Senior Counsel, Fellow, Global Natural Gas and Energy Transitions
Baker Institute Center for Energy Studies
Can Energy Security and Climate Goals Coexist?
Russia's invasion of Ukraine has triggered a re-examination of European, and indeed, worldwide energy priorities. While no one questions the need for ambitious progress towards a dramatically lower carbon economy, immediate concerns about energy security compete for attention in both the short and medium term. The EU has published a 10-Point Plan to reduce dependence on Russian natural gas by 2/3 by year-end, and Russia has countered with threats to terminate supplies completely. But from where will Europe get its replacement energy? Many of the proposals in the 10-Point Plan (including large scale renewable as well as fossil fuel and nuclear projects) will take many years to implement. One renewables expert recently estimated it would take 7-8 years to permit a large new wind project in Europe. Even Germany's two announced new LNG terminals will take at least 2 years to build. Some commentators -- even environmental advocates -- suggest turning back to burning more coal until these projects are completed. LNG is one option, of course. But its supply is currently constrained. Every cargo diverted to Europe is coming from somewhere else -- often Asia. It is therefore not surprising that Japan is also discussing the possibility of contracting for coal and China is using more coal. Must energy security be a zero sum game where the climate and the future must lose?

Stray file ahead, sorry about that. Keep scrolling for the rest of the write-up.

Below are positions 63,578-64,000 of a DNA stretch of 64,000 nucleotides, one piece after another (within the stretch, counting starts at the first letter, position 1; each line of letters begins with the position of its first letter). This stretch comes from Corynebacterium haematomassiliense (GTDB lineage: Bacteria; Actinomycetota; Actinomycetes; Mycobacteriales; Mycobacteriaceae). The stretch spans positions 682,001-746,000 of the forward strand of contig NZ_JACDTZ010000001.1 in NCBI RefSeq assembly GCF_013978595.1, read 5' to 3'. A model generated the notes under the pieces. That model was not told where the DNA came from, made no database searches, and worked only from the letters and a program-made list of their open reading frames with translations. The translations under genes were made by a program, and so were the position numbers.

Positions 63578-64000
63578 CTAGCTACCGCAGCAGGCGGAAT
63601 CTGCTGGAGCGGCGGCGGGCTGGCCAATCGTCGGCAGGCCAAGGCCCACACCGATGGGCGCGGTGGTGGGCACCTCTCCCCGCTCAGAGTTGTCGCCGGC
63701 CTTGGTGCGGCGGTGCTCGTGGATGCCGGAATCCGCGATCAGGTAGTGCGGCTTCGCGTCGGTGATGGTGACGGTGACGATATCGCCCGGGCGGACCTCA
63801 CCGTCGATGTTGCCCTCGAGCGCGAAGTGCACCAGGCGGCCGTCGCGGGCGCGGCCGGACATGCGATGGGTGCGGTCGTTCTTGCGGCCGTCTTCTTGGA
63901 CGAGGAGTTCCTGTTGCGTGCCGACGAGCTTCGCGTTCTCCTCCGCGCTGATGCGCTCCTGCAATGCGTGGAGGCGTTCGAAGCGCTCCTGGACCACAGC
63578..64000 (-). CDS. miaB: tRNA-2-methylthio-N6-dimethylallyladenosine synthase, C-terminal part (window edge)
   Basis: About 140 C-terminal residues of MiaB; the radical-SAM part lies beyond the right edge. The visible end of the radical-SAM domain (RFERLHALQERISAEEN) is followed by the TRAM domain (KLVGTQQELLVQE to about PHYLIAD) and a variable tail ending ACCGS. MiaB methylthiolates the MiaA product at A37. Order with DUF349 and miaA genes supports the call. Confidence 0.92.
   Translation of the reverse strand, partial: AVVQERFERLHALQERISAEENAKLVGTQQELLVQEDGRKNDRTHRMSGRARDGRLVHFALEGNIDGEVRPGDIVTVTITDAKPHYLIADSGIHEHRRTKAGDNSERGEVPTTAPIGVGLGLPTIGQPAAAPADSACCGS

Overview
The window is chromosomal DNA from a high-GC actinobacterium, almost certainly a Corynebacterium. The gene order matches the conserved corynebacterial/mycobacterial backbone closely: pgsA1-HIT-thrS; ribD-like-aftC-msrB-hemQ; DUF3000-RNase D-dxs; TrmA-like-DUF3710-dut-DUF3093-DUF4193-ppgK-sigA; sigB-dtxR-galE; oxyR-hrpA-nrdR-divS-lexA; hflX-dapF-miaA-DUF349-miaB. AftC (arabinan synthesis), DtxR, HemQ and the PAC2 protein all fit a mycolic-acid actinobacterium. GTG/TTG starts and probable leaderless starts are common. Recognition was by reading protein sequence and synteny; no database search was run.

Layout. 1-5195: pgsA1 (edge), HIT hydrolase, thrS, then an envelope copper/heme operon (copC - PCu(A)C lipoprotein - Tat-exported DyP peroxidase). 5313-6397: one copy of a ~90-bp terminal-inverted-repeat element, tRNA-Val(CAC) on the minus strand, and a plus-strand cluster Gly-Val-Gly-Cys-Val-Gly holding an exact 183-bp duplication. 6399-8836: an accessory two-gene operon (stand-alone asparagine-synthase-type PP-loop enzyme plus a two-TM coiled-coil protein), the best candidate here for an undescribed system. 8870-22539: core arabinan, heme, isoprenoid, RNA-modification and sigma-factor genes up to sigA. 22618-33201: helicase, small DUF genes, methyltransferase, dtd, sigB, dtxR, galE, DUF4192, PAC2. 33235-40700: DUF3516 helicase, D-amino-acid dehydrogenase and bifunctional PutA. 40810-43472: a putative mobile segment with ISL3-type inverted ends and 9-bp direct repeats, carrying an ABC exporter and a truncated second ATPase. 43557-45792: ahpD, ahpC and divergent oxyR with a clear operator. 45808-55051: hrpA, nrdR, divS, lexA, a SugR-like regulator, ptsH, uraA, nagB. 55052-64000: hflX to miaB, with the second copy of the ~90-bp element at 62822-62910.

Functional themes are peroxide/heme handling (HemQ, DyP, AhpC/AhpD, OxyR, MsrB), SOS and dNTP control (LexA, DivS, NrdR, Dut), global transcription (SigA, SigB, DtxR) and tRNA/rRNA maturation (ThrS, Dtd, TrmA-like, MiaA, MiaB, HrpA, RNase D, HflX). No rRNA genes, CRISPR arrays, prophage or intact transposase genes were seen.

The author has examined these and related issues and has concluded that both goals can be pursued simultaneously. For example, Europe can insist that LNG suppliers meet the "30% Methane Reduction Pledge" agreed by the US, UK and EU in Glasgow. On the other hand, those same three governments may want to consider relaxing their prohibition against financing foreign LNG export projects that would grow the pool of LNG and reduce the need for more coal. Other steps, such as promoting floating LNG storage and regas vessels near Lubmin, Groningen and other gas hubs in Europe would offer flexibility for short-term energy solutions that offer energy security while not locking Europe into long-term infrastructure that may not accord with the EU's Carbon Taxonomy.
The author will bring a unique perspective to this important issue in having spent three years analyzing both low-carbon solutions for natural gas and LNG as a Fellow for Global Natural Gas & Energy Transitions at the Baker Institute at Rice University, and prior to that spending 35 years as an attorney working on over 100 LNG and natural gas projects around the world.